I found this little cookbook in a box of heirlooms my Grandma Hutchison passed down to my sister Beth and me, after she and Grandpa moved into a retirement community. It was published in the 1950s by the Polk County T.T.T., a ladies’ charitable organization to which Grandma presumably belonged.
The cookbook has the grease stains, tattered edges and handwritten notes that distinguish good old cookbooks from the rest, and reading it feels a little bit like having coffee with Grandma and her girlfriends in the 1950s. I can imagine them now, a group of dedicated home cooks and renegade fundraisers, sitting around a mimeograph machine (probably in a Methodist church basement), printing and assembling these cookbooks. Imagining my grandma in this way is especially poignant to me, as it identifies her and her friends as early food bloggers of a sort. Just as I have built a community of friends through food, so did Grandma Hutchison and the ladies of T.T.T.
When Beth and I were looking through Grandma’s cookbooks, one of the first recipes that jumped out as us was “Ambassador Black Bottom Pie.” Our curiousity was piqued in part by the recipe’s unusual name, in part by its intriguing combination of flavors: chocolate, ginger, vanilla creme, egg whites. We were also in the mood for pie. (Who isn’t these days?)
From the internet, I’ve learned that black bottom pies always feature a chilled chocolate custard along with some kind of whipped topping, either meringue or cream based. They probably originated in the South, and the name “black-bottomed” comes from the color of the chocolate layer. This pie is old school in that it gets its fluff from raw, whipped egg whites. Skip this in favor of another type of pie if you don’t want to eat raw eggs or if you’re immuno-suppressed.
I’ve made Ambassador Black Bottom Pie twice as the recipe was originally written. Parts of it worked wonderfully as-is (the luscious chocolate custard), and parts of it needed to be updated to reflect the proportions of modern ingredients (the crust and meringue). Now that I’ve finished round six of pie making, I feel comfortable sharing my adaptation of this classic dessert.
Ambassador Black Bottom Pie (serves 8 )
1 1/2 cups graham cracker crumbs (11 Honeymaid Graham Crackers, crushed)
1/4 cup granulated sugar
6 tablespoons butter, melted
2 cups whole milk
2 cups granulated sugar, divided
1 1/2 tablespoons cornstarch
4 egg yolks
1 teaspoon vanilla
1 tablespoon gelatin dissolved in 4 tablespoons cold water (1 1/2 packets of Knox Gelatin)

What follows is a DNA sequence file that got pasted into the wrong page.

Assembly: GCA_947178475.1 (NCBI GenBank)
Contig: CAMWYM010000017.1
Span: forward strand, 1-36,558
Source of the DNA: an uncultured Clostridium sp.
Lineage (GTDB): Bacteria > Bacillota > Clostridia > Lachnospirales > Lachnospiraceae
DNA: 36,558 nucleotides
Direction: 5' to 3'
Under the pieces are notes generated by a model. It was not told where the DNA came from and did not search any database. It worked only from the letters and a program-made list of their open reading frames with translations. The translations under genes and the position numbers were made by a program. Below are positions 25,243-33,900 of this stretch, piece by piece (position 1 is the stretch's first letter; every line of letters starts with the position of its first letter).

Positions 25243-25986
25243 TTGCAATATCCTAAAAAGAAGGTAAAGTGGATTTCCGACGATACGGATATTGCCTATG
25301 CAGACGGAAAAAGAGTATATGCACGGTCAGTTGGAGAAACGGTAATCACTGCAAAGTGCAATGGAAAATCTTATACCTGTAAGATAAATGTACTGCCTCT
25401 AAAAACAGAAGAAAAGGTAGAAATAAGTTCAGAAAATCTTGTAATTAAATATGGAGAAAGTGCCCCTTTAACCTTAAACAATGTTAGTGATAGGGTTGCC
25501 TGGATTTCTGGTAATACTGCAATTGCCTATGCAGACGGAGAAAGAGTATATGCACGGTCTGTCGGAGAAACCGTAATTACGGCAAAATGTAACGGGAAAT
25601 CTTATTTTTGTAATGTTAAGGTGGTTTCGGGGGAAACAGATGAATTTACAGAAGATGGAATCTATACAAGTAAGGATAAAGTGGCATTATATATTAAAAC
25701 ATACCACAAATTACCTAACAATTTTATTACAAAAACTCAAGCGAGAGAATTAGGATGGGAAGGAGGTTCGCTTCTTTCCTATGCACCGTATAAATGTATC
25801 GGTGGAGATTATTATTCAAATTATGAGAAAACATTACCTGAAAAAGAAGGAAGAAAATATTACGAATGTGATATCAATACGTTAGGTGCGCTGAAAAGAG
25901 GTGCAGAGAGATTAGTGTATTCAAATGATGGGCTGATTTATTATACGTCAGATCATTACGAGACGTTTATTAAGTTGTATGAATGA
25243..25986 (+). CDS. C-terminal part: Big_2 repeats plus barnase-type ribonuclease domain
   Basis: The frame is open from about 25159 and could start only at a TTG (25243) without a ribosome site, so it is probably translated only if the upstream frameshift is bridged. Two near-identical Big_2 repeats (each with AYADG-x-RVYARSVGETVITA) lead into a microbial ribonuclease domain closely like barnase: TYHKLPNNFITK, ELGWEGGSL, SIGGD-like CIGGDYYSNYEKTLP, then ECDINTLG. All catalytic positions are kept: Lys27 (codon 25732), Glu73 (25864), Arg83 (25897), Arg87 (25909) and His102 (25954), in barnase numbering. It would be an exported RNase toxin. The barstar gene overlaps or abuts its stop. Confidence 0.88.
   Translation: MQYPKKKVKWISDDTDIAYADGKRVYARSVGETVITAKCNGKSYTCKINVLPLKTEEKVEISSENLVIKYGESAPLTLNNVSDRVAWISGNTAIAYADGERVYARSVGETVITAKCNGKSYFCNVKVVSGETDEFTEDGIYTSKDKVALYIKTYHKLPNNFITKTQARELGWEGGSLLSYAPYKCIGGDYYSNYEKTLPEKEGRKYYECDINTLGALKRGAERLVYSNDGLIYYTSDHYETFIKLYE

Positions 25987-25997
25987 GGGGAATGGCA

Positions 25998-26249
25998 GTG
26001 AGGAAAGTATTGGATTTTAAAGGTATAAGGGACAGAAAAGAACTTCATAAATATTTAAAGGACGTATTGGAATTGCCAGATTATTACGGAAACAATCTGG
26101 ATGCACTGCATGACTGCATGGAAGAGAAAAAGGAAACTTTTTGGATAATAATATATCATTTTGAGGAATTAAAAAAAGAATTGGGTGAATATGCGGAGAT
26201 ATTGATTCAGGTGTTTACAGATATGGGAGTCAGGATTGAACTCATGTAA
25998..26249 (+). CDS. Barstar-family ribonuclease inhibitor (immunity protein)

1 1/2 squares baking chocolate, melted
2 egg whites
1/4 teaspoon cream of tartar
1 cup heavy cream, whipped
1/2 square baking chocolate
First, prepare the crust. Preheat oven to 375 degrees. Mix melted butter, graham cracker crumbs and granulated sugar until well combined, then press that mixture into a 9-inch pie plate. Bake in preheated oven for seven minutes, then set aside to cool completely.
For filling: scald milk in a double boiler over medium heat, stirring occasionally, until it is steaming and begins to froth around the edges (not boiling!). Add 1 1/2 cups sugar and 1 1/2 tablespoons cornstarch to the milk and stir for a few moments until the sugar is dissolved. Turn heat down to medium-low. Beat the egg yolks in a separate bowl, then temper them by beating in a few tablespoons of the hot milk mixture before adding the warmed yolks to the double boiler. Add vanilla. Cook the custard, stirring constantly, until it thickens enough to coat the back of a metal spoon (around 178-183 degrees Farenheit). Remove the pan of custard from the double boiler.
Measure out a cup of the hot custard into a small bowl and add the the melted baking chocolate. Stir to combine combine, then spread the chocolate custard into the prepared pie crust. Store the chocolate filled pie in the refrigerator to set.
Next, add the prepared gelatin to the remaining hot custard. Set aside to cool. Use an electric mixer to beat two egg whites. Add the remaining 1/2 cup of granulated sugar, along with the cream of tartar a few tablespoons at a time, and continue to beat the egg whites until stiff peaks form. Stir half the egg white mixture into the cooled vanilla custard to loosen it, then fold in the remaining egg whites. (You can see in the top picture of the pie that I did a poor job of mixing together the custard and the egg whites. Whoops! It tasted fine.) Gently scrape the meringue onto the cooled chocolate custard.
Store the pie in the refrigerator to set, at least four hours. (Overnight is better.) Before serving, garnish the pie with whipped cream and a little grated baking chocolate. I experimented with adding candied ginger to the top, too. It looked really pretty on the slices I served right away, but it had just melted into the whipped cream by the next day.